In FIG. 1, reference numerals 1 and 2 designate a door and door jamb of a shielded room. Either part 1 or part 2 may comprise the door, the other part comprising the jamb. For the moment it may be assumed that part 1 is the door and part 2 is the door jamb. As is customary in the construction of shielded rooms, the walls are made of metal of sufficient thickness to give desired attenuation against transmission of radio frequency radiation therethrough and the door is likewise of metal of similar thickness. Channel 4 is welded to the door 1 at 7 and a rigid conductive bar 5 is welded to the door jamb .at 6, it being so positioned as to be centrally located within the opening of channel 4. A flexible strip of conductive material 3 is frictionally held within channel 4 in the position shown and, as the door is closed, the rigid conductive bar 5 engages the flexible conductive strip 3 and deflects it inwardly, thereby making a continuous electrical contact along its entire length.

The flexible strip 3 is shown in its initially installed position in FIG. 2. This strip is preferably made of beryllium copper having a typical substantially uniform thickness of approximately 3 mils and it is preferable that the strip be gold plated to a thickness of approximately 0.0001 inch. The flexible material 3, before installing in channel 4, appears as shown in FIGS. 3A and 3B. It may be fabricated in strips of from one to two feet in length and may be made without the slits 34 shown in FIG. 3A provided suitable continuous contact can be assured. However, it has been found in practice that slits 34 effectively separate the strip into a series of flexible fingers and assures better continuous contact. The widths of these slits 34 should be as narrow as can be conveniently fabricated and the distances between them should be less than a quarter wavelength of the highest frequency to be attenuated. FIGS. 3A and 3B show both a plan and cross section view of the flexible strip, the cross section view of FIG. 3B showing that the strip has been preformed into a shape somewhat resembling the letter M. It is desirable that the curvatures at 31 and 32 be approximately as shown in the figure and that the central curvature, in the reverse direction at 33, have a longer radius. The dimension A should be substantially longer than the dimension C of FIG. 2, the latter being the width of the opening in the channel. When the flexible strip is installed in the channel, the curvatures at 31, 32 and 33 will be changed somewhat and will conform approximately to the shape shown in FIG. 2. As installed, the curvature at 33 in FIG. 2 may disappear, that is to say, this section may be nearly flat, or may even reverse in direction, particularly when used with the embodiment shown in FIG. 1.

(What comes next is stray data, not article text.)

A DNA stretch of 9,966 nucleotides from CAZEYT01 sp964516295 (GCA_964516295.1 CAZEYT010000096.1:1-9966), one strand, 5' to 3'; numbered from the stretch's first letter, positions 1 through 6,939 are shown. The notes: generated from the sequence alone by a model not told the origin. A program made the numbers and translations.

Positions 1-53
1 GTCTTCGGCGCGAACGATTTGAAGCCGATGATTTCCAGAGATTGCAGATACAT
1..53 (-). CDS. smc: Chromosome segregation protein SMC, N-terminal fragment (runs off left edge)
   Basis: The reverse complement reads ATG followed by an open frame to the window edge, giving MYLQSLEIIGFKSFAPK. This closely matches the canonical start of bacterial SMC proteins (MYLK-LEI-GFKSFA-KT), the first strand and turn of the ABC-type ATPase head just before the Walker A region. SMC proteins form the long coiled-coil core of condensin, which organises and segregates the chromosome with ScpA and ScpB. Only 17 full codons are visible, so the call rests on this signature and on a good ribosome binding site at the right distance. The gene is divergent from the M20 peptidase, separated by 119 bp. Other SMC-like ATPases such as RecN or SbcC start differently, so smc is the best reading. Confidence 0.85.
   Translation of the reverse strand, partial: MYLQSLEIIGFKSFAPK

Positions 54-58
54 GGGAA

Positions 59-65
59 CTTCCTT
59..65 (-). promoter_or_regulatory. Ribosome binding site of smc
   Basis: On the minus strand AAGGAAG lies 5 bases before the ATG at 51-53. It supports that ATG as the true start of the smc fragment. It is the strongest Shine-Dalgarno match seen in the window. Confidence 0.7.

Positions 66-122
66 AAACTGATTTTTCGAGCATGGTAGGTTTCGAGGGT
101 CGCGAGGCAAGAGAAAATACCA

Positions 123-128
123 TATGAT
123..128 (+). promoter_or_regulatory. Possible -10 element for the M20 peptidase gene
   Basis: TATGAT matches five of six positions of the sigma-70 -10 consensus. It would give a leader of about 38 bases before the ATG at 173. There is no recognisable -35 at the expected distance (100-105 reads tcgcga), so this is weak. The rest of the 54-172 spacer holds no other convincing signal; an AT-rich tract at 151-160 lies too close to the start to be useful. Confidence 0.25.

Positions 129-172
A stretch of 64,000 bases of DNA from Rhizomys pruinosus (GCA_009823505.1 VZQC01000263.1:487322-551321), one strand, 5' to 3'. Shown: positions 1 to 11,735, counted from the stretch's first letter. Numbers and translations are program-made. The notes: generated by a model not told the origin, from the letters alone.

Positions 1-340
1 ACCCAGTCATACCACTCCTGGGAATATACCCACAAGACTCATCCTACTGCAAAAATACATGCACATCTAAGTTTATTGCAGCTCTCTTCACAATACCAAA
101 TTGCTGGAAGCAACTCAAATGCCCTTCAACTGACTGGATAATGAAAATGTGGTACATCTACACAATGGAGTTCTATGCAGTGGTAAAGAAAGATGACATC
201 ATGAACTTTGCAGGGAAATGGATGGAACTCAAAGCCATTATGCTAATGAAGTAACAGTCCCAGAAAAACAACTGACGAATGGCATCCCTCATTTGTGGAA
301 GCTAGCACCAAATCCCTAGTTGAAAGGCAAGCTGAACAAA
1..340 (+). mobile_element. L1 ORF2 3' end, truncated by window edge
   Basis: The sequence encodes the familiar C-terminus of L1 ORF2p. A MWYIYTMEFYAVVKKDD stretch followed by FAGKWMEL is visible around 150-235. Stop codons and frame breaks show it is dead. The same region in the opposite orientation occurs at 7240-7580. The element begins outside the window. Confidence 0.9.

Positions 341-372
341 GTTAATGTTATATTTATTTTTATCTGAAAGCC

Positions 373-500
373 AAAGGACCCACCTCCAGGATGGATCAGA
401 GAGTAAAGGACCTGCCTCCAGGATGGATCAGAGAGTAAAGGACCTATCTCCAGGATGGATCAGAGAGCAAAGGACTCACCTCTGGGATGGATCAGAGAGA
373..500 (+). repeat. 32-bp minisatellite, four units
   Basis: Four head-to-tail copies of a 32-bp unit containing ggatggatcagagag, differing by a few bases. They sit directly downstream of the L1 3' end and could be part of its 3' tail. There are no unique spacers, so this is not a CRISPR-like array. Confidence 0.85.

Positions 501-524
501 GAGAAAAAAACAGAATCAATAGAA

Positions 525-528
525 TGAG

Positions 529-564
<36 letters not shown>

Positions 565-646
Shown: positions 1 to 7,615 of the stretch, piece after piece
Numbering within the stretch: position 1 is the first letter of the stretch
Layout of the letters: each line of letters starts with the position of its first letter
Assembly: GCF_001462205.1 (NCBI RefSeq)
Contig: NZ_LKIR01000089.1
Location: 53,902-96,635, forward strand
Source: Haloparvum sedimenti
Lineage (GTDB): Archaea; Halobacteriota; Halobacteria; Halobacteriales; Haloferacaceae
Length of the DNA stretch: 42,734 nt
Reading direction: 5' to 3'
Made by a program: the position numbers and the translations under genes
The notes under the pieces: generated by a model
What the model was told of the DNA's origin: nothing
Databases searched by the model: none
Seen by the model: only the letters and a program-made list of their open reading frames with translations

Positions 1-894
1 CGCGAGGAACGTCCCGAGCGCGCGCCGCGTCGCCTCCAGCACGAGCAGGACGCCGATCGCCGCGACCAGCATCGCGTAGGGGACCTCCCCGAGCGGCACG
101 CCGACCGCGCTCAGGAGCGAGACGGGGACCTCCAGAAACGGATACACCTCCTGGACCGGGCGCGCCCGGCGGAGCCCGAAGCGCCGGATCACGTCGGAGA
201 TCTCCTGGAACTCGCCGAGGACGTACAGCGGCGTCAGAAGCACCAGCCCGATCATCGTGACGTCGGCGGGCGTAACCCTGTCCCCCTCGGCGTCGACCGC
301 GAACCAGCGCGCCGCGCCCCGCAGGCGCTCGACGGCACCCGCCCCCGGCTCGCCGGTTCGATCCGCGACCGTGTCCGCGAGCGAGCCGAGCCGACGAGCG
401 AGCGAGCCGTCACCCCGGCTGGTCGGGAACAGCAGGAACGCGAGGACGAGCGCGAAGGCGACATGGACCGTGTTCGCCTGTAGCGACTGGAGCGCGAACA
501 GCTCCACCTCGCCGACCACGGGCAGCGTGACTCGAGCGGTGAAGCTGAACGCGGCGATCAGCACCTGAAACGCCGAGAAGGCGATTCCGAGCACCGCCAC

A further simplification of the invention appears in FIG. 4 in which a door 41 and a door jamb 42 are shown to cooperate in closing the entrance to a shielded room. In this embodiment, the rigid 'bar 5 shown in FIG. 1 is not used and contact is, instead, made along two parallel lines directly against the conductive door jam 42, The flexible strip 3 is here inserted in a groove formed directly in the metallic door 41 rather than in a separate channel, such as channel 4 shown in FIGS. 1 and 2. The bottom of the groove in the door may be somewhat wider so that the sides are slanted inwardly as shown at 43 in FIG. 4. This inward slant tends to held retain the spring more securely in position. However, it is found in practice that under ordinary conditions, the straight sides as shown in FIGS. 1 and 2 work quite satisfactorily so that straight sides could, alternatively, be used in the embodiment of FIG. 4 as well. In this embodiment, it is desirable, although not essential, that there remain some definite curvature at 33 near the central portion of the central portion of the spring moving inwardly as illustrated in FIG. 4. It has been found that this makes a very positive continuous contact along two lines on the metallic surface of the door jaInb. As before, the groove could, alternatively, be in the door jamb 42. instead of in the door as illustrated.

FIG. 5 shows a cross section through a typical installation using the embodiment of FIG. 4. In this figure, the metallic wall 52 of the room has an access opening therein with a threshold 55, The threshold comprises a step up from the door side of the enclosure so as to provide wall space below the opening for the gasket material to continue around the bottom of the door. It is to be understood, of course, that the gasket material extends around the entire door. The door 51, in this case, contains two grooves 53, 53 extending around its periphery for retaining the flexible gasket strips 3 of this invention. Just outside of these gaskets will be found other similar grooves 54, 54 in the enclosure wall 52, these also extending entirely around the periphery of the door. The door 51 is illustrated as mounted by suitable hinges 56'. Other details of the door hardware, which are conventionally used with such enclosures, have been deleted for the sake of clarity.